A federal judge has denied a request by a Highland construction company who wanted to block the Affordable Care Act because it violates the owners' religious freedoms by requiring their health insurance company to cover birth control.
U.S. District Judge Michael Reagan on Friday declined to issue the injunction requested by Korte & Luitjohan Contractors, Inc.
Cyril and Jane Korte, the owners, and Korte & Luitjohan Contractors, Inc., filed an appeal to the U.S. Court of Appeals for the Seventh Circuit on Monday. Both sides have asked for a stay in the East St. Louis case until the appeal is decided.
The Seventh Circuit will also be asked to issue an injunction pending appeal, said the Kortes' attorney, Edward L. White, of the American Center for Law and Justice.
Reagan found the Kortes failed to show they would likely win on the merits of their argument and they would suffer irreparable harm if the injunction wasn't issued.
The Kortes are practicing Catholics, whose company employees 90 full-time employees. The company provides health insurance as a benefit to the employees.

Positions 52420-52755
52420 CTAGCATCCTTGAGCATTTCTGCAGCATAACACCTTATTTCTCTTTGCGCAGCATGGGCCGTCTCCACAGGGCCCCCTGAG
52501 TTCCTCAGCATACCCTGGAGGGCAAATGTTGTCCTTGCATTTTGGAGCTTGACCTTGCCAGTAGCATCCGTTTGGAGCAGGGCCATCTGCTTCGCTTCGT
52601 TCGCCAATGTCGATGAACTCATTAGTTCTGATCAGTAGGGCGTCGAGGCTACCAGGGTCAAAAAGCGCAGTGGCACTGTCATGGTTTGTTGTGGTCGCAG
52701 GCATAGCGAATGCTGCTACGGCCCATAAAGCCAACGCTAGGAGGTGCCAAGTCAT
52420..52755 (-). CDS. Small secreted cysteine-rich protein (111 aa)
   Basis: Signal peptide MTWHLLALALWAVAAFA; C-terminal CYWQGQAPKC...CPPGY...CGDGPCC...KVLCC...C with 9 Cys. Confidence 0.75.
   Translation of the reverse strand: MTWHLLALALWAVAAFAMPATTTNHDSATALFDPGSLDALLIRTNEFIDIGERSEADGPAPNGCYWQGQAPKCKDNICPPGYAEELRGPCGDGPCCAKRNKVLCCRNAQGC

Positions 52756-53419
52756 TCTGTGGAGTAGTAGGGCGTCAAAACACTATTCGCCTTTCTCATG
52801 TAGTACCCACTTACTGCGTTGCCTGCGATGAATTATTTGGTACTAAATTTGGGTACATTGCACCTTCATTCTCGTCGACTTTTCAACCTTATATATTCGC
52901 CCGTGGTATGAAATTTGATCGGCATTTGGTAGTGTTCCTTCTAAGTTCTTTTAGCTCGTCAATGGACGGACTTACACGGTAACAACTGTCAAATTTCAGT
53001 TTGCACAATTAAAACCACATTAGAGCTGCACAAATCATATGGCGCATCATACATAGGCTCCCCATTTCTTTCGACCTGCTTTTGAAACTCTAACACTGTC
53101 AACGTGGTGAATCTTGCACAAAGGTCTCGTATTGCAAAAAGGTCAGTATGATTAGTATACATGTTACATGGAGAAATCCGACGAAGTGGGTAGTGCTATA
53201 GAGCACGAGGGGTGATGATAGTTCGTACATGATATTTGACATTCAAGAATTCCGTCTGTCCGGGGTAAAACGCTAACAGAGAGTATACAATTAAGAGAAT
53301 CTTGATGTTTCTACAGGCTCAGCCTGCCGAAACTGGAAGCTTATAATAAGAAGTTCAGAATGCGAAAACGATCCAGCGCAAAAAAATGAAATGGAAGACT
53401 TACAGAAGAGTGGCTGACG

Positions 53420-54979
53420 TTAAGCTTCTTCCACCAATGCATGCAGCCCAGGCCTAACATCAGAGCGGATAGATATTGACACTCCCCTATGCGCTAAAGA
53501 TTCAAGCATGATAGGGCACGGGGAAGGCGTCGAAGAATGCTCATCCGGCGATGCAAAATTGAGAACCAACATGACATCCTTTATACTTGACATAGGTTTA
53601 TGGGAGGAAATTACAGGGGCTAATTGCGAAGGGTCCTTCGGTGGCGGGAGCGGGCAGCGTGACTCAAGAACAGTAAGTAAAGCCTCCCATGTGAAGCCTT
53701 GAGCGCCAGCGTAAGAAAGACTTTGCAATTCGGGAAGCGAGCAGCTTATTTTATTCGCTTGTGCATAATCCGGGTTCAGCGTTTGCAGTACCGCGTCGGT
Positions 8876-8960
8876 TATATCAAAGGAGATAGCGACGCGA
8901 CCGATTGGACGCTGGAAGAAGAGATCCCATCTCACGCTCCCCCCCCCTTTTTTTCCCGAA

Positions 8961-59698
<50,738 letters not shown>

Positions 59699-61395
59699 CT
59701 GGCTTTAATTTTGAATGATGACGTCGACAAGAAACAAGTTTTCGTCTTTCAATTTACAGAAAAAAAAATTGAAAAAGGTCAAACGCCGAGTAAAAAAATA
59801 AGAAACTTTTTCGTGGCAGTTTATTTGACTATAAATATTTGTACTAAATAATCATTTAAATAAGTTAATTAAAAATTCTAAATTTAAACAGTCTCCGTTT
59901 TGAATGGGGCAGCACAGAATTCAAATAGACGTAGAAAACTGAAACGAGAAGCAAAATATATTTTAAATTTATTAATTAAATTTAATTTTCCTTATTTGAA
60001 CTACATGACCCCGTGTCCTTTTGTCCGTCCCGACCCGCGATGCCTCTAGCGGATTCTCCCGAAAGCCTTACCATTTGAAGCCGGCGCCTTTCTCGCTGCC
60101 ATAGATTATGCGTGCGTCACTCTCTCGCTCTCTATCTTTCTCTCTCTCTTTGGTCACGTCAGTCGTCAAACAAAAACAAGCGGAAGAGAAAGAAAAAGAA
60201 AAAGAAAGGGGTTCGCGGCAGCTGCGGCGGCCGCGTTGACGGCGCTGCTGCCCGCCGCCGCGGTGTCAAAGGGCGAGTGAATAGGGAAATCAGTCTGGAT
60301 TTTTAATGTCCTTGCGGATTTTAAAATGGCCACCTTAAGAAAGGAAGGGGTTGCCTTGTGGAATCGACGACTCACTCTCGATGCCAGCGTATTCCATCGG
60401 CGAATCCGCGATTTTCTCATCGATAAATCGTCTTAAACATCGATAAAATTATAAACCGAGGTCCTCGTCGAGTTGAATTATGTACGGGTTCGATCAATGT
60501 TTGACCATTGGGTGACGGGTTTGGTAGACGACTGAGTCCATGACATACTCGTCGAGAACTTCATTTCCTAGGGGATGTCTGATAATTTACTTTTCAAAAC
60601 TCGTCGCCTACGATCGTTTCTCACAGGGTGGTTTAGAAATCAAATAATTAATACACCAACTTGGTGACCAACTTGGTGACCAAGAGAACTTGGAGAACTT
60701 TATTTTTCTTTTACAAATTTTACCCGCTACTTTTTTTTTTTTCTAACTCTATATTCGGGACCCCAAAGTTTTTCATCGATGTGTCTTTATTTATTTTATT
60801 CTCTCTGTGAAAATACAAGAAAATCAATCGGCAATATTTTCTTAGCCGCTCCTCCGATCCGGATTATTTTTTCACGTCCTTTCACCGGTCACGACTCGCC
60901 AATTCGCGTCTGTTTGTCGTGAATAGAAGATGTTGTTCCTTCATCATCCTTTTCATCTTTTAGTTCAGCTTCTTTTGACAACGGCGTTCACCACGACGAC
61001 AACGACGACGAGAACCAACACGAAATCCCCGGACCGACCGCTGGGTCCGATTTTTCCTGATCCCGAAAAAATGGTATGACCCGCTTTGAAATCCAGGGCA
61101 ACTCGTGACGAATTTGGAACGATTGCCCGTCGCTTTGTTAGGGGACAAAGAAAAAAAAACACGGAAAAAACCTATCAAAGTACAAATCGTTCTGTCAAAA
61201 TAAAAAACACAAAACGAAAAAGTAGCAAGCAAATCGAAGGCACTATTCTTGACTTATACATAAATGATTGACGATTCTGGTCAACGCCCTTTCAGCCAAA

The Affordable Care Act requires group health plans to provide contraceptive methods, including "Plan B," which prevents fertilization of the egg and "Ella," which stops or delays release of the egg. Under the Affordable Care Act, the company could be forced to pay $730,000 annually in taxes or penalties if it failed to offer the coverage.
The Kortes' lawyers argued that, besides the penalties for non-compliance, they would be placed at a competitive disadvantage in the business marketplace. They argued they did not want to impose their religious beliefs on others, but they also did not want to be forced to sponsor a health plan contrary to their religious beliefs.
Reagan noted the company's current health insurance plan already covers contraception.
The Department of Justice countered that the corporation was a secular, for-profit business, not a person, and could not exercise religion.
Previous court decisions found that Korte & Luitjohan, a corporation, did have a right to exercise political speech, but weren't clear on whether a secular company had the right to exercise freedom of religion, Reagan wrote.
The Kortes filed the lawsuit against the U.S. Department of Health and Human Services, the U.S. Department of the Treasury, the U.S. Department of Labor and their respective secretaries in October.
This is one of 42 other lawsuits filed around the country to block the Affordable Care Act, according to White.
"We are very hopeful that we are going to be successful," White said.